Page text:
PETTERI ORPO, the chairperson of the National Coalition, has decided to begin coalition formation negotiations with the Finns Party, Swedish People’s Party and Christian Democrats.
“I have a high level of confidence that, with these parties, we can truly achieve these reforms and have a spirit of co-operation, common commitment to solve issues also in difficult, even surprising times,” he stated in the Parliament House on Thursday.
The negotiations over the next government programme are to begin next week.
Orpo estimated that economic policy will be the most challenging item on the agenda, with fiscal adjustment worth six billion euros one of the chief objectives of the National Coalition. Devising the adjustment measures – likely a mix of spending cuts, tax increases and structural reforms – in a way that does not inhibit economic growth and is not unreasonable for anyone will not be an “easy equation,” he conceded.
The Finns Party, meanwhile, stands out from the other three parties with its tougher views on immigration. While the populist right-wing party has called for tougher controls on both humanitarian and work-based immigration, the others are looking to bring more labour from abroad in order to mitigate the labour shortage in Finland.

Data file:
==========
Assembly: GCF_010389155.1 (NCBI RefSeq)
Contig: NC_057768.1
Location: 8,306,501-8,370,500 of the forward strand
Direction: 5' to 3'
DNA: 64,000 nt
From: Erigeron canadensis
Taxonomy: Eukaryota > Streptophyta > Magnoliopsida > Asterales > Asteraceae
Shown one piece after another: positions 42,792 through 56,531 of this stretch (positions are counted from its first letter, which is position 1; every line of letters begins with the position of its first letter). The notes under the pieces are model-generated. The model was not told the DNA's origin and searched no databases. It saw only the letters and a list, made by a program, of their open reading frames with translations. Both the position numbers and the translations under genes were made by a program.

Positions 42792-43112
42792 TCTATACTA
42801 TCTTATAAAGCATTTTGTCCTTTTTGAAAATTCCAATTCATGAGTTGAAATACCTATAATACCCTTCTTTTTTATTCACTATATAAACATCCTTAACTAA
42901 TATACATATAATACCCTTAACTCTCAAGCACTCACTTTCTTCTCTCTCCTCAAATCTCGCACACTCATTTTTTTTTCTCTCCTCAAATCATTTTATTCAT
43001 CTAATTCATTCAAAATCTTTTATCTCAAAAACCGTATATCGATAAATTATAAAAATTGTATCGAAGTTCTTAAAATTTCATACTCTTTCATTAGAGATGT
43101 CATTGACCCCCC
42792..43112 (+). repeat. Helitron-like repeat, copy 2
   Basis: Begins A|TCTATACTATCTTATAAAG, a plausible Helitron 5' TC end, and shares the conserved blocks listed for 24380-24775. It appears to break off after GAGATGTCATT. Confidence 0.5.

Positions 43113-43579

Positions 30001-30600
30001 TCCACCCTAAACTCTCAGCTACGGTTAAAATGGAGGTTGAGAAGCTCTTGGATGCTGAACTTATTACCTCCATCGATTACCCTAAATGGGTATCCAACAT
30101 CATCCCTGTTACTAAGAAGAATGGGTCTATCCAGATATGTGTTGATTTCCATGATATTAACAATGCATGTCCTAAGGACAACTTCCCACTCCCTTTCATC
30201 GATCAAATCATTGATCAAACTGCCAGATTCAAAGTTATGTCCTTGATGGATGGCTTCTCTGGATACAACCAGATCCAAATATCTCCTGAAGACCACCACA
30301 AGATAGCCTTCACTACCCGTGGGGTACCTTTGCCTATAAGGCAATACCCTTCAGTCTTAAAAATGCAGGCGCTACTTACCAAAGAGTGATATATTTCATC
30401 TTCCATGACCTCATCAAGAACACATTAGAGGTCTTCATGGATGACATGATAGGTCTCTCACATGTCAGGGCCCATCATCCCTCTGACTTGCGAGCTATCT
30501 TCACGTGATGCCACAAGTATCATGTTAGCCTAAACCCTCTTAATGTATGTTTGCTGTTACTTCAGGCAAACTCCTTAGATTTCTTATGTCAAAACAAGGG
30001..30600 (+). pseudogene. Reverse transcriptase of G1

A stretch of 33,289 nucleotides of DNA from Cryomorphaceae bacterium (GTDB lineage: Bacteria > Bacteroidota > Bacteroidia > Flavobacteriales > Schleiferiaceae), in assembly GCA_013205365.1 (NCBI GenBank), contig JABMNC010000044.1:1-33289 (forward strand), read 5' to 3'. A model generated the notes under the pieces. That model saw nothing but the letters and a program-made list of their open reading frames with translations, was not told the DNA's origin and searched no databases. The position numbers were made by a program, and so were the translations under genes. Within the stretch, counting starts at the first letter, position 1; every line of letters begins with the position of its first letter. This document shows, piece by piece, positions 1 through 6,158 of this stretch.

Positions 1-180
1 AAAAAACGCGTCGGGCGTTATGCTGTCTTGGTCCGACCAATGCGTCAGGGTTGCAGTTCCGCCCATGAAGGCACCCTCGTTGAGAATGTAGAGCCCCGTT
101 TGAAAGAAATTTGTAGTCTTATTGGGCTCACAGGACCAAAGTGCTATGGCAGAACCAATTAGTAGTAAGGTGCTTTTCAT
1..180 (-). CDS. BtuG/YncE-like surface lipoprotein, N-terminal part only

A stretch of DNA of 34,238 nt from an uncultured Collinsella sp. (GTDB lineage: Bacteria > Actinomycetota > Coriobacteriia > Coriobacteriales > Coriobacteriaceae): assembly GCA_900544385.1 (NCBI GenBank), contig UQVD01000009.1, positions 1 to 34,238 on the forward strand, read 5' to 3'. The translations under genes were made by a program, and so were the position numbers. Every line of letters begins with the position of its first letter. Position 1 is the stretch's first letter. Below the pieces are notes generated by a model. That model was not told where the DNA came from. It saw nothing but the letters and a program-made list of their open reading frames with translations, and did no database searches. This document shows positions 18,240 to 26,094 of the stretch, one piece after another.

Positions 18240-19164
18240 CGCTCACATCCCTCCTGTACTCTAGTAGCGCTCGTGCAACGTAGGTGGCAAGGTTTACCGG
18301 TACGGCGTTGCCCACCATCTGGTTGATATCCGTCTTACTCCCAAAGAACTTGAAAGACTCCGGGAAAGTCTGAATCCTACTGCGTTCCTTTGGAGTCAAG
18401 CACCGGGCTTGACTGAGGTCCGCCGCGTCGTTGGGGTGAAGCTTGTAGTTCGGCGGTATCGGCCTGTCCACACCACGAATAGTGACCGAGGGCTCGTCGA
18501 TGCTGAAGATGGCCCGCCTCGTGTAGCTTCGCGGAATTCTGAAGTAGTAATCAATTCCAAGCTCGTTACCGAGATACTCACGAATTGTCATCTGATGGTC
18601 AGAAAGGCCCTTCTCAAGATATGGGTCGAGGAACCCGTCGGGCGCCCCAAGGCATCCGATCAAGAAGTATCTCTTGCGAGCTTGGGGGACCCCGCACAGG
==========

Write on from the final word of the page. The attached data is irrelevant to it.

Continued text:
Riikka Purra, the chairperson of the Finns Party, on Thursday outlined that the party will insist on tightening immigration that “threatens security and the economy”.
“I’m sure that we can find issues in work-based immigration that we can agree on,” she assured.
The Swedish People’s Party is not prepared to compromise on its values, declared chairperson Anna-Maja Henriksson.
“The Swedish People’s Party wants to see a forward-looking, open and equal Finland, and we will not compromise on our values,” she stated in a press release. “Once the outcome of the negotiations is clear, we will decide whether we can approve it and participate in the government.”
The National Coalition, Finns Party, Swedish People’s Party and Christian Democrats hold a total of 108 of the 200 seats in the Finns Parliament. A government comprised of this quartet would be unusual in that it would be only the second majority government in Finnish history that does not include the Centre or Social Democrats, highlighted Teemu Luukka, a political journalist at Helsingin Sanomat.
If the coalition formation negotiations fail to produce an outcome that satisfies all four parties, Orpo will have to try forming a ruling coalition with other parties.
Aleksi Teivainen – HT